constant velocity through air. Answer the following questions based upon
the diagram and your knowledge of the Doppler Effect.
a.
b.
c.
8.
Which pair of component waves would most likely
produce the complex wave pattern shown below? Assume the
times axis is horizontal and the same for all graphs.
In which direction is the source moving?
If this were a sound source, at which point would the pitch be highest?
If the source were to accelerate, what would happen to the wavelength
immediately behind the source?
6.
A sonar signal requires 1.31 seconds to travel to the bottom of the ocean
and back to the ship’s depth finder in water 1,000 meters deep. What is the
speed of the sound signal?
7.
The speed of sound in air at 20°C is about 343 m/s. A 1.2 m tube closed on
one end has a fundamental frequency measured to be 80 hz. Is the
explanation/calculation.
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9.
Examine the diagram which illustrates two waves of different frequencies
(50 hz and 55 hz) and the sum of these two waves.
a.
b.
c.
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11. The graph below on the left shows the wave amplitude of the fundamental
harmonic produced by a tuning fork with a frequency of 264 hz. The graph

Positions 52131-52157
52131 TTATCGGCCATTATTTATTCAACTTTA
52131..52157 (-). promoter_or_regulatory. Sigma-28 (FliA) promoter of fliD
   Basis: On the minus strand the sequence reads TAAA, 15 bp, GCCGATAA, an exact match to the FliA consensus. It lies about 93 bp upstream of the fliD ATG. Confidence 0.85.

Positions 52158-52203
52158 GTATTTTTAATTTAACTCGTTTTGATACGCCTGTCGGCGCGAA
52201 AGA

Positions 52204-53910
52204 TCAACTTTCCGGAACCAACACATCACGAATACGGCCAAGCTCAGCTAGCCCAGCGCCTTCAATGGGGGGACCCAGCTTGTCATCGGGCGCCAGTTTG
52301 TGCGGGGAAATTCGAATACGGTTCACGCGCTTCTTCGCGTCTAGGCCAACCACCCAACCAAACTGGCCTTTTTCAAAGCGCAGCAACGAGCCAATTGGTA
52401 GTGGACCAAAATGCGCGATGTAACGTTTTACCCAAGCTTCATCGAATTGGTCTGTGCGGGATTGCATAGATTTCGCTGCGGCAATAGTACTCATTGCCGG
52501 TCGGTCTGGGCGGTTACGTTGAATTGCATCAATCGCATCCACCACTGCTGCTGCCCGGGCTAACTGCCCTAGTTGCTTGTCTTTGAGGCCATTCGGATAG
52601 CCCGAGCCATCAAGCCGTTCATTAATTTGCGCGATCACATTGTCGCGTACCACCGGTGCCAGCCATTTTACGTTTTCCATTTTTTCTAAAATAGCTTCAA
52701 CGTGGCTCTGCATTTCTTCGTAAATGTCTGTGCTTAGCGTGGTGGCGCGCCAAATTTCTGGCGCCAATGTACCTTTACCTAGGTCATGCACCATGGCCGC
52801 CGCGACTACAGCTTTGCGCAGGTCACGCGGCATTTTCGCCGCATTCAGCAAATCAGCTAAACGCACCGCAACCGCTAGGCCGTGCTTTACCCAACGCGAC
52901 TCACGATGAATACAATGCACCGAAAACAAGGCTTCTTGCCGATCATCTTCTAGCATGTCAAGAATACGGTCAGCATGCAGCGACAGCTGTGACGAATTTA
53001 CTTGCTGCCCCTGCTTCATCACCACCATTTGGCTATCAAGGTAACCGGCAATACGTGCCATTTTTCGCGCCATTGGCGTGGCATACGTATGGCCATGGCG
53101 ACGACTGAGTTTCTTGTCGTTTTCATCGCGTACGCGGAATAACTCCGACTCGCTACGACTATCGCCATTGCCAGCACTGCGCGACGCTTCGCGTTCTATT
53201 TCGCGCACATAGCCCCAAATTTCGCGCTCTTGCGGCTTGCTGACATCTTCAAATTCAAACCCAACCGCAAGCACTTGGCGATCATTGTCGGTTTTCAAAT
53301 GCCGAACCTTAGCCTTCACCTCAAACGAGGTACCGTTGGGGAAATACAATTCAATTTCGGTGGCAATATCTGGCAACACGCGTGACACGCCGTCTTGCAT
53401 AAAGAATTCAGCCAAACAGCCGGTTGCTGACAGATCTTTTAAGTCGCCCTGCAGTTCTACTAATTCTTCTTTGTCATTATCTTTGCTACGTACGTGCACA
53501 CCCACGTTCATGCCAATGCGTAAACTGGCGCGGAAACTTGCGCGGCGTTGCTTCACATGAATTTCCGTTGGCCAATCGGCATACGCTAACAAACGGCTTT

on the right shows the spectrum of wave amplitudes produced by a musical
instrument playing the same fundamental note.
What is represented at t = 0.00 sec, t = 0.10 sec, t = 0.20 sec and
t = 0.30 sec on the diagram representing the sum of the two waves?
What is the period between beats? (Hint: The time between two louder
or “softer” sounds)
What is the beat frequency? (Hint: The reciprocal of the period)
10. Examine the diagrams of 4 objects whose velocities differ with respect to
the sound they emit.
a.
b.
a.
b.
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Indicate the speed of each object relative to the speed of sound.
Indicate for which objects the Doppler effect occurs and for which a
shock wave occurs.
What frequencies does the instrument produce?
List the frequencies produced in order of intensity from greatest to
least.
1.
Wrap the ends a 24 to 30 inch piece of thread around your index fingers.
Hang a metal hanger from the thread. Have a partner tap the hanger. Put
your fingers in your ears and again, have a partner tap the hanger with a
pencil. Describe what you hear and explain any difference.
2.
Older people seem generally less tolerant of loud music than younger
people. Is there any reason that this should be so? Research online to
3.
Why does the pitch of a person's voice change when they speak after
inhaling helium? Would this happen if the air in the room consisted entirely
of helium (assuming you could survive this)?